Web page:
The image of the knight (a self-portrait of the artist) similarly evokes “stereotypical” masculinity. Encased in tight-fitting armor, the kneeling knight grips a long spear resembling a lightsaber, as the earth is slipping under his feet. Into a landscape that is in effect a collage of various geographic characteristics, the artist “inserts” himself as a superhero, who fights for his kingdom or for the heart of his beloved. All the forces of the universe merge into a sphere of light endowed with magical powers, like an allusion to a galaxy or to a mandala, which gives the universe its cyclical and eternal motion.

In medieval understanding, the notion of chivalry was based on two dominant forces: dramatic and erotic. The knight embodied the martial principle, which from time immemorial has depended on love as a source of passion, regenerating again and again. Johan Huizinga captured this well in his book The Autumn of the Middle Ages: “The knight and his lady, that is to say, the hero who serves for love – this is the primary and invariable motif from which erotic fantasy will always start. It is sensuality transformed into the craving for self-sacrifice, into the desire of the male to show his courage, to incur danger, to be strong, to suffer and to bleed before his lady-love.” (ed. 1995)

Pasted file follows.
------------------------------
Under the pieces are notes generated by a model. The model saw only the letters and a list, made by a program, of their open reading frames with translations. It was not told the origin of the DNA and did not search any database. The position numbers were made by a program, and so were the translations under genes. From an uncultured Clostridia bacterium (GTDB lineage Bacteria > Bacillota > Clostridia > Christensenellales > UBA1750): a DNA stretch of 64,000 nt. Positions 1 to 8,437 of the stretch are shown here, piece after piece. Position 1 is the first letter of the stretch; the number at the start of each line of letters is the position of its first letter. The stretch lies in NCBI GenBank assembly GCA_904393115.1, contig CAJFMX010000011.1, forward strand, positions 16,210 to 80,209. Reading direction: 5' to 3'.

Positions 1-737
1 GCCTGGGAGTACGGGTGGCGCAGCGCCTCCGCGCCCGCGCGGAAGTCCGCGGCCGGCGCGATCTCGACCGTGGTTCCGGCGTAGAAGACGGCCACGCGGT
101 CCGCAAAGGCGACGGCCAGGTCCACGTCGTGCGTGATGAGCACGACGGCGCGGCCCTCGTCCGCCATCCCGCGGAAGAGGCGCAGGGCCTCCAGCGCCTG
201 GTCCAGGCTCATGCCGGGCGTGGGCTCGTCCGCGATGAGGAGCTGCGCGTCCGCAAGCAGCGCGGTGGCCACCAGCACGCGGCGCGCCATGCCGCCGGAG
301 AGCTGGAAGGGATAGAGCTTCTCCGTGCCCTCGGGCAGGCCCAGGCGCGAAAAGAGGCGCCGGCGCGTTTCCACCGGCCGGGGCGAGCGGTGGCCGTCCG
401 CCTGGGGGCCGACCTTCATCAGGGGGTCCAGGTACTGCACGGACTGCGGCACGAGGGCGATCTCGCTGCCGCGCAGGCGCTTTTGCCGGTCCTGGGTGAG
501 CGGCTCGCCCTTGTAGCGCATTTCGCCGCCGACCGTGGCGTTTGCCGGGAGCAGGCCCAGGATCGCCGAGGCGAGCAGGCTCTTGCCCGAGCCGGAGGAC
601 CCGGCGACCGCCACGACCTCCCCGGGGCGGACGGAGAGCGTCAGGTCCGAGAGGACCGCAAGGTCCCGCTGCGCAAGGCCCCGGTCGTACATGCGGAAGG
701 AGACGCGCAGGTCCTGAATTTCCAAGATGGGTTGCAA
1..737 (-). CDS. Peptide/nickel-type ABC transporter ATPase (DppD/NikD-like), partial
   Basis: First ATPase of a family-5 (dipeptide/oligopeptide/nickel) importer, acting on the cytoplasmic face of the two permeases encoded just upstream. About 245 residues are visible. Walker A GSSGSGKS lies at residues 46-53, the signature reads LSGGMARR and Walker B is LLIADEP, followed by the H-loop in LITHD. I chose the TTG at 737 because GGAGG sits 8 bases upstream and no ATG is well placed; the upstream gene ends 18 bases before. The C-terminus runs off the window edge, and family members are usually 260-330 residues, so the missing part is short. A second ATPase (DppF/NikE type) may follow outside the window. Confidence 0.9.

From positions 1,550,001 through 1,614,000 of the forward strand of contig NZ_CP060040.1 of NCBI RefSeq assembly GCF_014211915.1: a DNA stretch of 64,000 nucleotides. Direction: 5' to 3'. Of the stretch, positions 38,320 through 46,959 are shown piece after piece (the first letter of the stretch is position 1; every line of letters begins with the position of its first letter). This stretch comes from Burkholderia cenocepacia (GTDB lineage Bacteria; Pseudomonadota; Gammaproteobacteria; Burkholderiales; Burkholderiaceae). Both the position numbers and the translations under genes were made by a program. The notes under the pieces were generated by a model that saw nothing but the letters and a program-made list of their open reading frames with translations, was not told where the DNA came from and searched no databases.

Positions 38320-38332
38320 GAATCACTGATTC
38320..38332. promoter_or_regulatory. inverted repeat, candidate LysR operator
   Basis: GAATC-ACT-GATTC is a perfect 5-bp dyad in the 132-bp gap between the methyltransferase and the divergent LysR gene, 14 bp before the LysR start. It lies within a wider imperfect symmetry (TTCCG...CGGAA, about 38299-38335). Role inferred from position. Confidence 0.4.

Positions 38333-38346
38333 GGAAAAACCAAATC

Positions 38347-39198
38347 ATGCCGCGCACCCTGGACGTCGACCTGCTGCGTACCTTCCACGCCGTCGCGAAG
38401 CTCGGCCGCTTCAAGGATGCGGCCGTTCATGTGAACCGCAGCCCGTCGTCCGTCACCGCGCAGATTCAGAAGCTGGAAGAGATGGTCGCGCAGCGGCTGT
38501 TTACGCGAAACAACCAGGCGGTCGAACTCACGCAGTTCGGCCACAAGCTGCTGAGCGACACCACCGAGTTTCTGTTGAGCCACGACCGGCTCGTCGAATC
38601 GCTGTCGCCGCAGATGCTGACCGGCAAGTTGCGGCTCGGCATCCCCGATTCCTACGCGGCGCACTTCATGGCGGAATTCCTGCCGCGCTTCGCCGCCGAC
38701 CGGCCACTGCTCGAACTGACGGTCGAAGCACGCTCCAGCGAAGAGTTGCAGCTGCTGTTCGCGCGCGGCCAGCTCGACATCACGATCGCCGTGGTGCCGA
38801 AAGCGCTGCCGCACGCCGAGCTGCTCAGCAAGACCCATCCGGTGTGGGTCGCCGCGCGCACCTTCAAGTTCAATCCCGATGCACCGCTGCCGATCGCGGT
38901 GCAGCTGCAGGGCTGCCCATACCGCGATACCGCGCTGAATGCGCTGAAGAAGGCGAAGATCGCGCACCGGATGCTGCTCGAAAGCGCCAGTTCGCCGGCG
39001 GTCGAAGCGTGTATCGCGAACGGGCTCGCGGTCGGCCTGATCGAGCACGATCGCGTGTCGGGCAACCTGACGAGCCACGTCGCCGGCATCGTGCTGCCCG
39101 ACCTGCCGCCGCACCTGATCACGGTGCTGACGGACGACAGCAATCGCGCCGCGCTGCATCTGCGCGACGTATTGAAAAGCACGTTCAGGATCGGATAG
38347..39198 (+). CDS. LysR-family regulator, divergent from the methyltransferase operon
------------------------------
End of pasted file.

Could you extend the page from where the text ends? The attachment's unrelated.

The third painting is constructed as a different artistic mechanism, not only due to its oval form, but mainly because Zeiger presents the viewer with a straightforward and theatrical scene: a dinosaur-like lizard possessing a woman. Zeiger draws inspiration from traditions of the medieval miniature and imparts the lizard with mythological-symbolic power, using the technique of anthropomorphism characteristic of that period.